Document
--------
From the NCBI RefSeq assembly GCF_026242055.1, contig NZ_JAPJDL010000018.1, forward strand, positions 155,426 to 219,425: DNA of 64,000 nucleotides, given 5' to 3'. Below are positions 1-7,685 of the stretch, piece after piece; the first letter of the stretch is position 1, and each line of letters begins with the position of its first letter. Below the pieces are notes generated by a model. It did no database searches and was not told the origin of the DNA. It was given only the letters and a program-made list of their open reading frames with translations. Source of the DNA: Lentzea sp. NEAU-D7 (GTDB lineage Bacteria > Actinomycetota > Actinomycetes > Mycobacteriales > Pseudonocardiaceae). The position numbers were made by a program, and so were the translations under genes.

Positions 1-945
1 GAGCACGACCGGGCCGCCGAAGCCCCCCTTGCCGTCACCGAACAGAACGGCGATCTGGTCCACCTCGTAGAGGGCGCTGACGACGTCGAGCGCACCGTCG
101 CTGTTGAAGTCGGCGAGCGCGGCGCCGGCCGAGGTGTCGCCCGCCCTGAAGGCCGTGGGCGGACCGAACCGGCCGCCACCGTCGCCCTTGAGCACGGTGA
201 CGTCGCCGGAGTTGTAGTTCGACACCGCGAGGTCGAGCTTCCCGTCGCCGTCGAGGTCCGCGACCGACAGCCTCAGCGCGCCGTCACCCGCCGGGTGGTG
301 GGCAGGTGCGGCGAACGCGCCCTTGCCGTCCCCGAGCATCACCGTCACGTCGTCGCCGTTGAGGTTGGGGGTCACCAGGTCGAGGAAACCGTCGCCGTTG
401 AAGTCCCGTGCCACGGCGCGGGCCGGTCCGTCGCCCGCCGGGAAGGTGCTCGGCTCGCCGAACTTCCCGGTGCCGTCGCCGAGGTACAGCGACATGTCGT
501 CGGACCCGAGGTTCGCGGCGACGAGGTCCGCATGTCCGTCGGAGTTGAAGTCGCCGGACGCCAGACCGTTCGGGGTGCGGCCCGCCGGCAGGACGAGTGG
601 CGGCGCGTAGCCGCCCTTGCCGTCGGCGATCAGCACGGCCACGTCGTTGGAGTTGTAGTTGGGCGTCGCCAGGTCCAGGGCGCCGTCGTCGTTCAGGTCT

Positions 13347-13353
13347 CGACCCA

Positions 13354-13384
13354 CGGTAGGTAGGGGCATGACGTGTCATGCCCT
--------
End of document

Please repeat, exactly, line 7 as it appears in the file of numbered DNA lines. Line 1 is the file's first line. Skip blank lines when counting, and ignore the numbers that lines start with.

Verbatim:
401 AAGTCCCGTGCCACGGCGCGGGCCGGTCCGTCGCCCGCCGGGAAGGTGCTCGGCTCGCCGAACTTCCCGGTGCCGTCGCCGAGGTACAGCGACATGTCGT